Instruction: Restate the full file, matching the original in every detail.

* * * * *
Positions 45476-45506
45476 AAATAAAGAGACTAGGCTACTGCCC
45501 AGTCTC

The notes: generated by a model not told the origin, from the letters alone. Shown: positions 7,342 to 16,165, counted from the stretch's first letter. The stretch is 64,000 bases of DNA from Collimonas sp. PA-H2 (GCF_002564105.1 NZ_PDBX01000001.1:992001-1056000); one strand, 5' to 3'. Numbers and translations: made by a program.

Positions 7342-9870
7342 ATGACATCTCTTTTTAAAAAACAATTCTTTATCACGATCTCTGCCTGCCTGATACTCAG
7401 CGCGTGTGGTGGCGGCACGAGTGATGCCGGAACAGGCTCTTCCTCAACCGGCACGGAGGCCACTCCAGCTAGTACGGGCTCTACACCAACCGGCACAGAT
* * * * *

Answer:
Positions 45476-45506
45476 AAATAAAGAGACTAGGCTACTGCCC
45501 AGTCTC

The notes: generated by a model not told the origin, from the letters alone. Shown: positions 7,342 to 16,165, counted from the stretch's first letter. The stretch is 64,000 bases of DNA from Collimonas sp. PA-H2 (GCF_002564105.1 NZ_PDBX01000001.1:992001-1056000); one strand, 5' to 3'. Numbers and translations: made by a program.

Positions 7342-9870
7342 ATGACATCTCTTTTTAAAAAACAATTCTTTATCACGATCTCTGCCTGCCTGATACTCAG
7401 CGCGTGTGGTGGCGGCACGAGTGATGCCGGAACAGGCTCTTCCTCAACCGGCACGGAGGCCACTCCAGCTAGTACGGGCTCTACACCAACCGGCACAGAT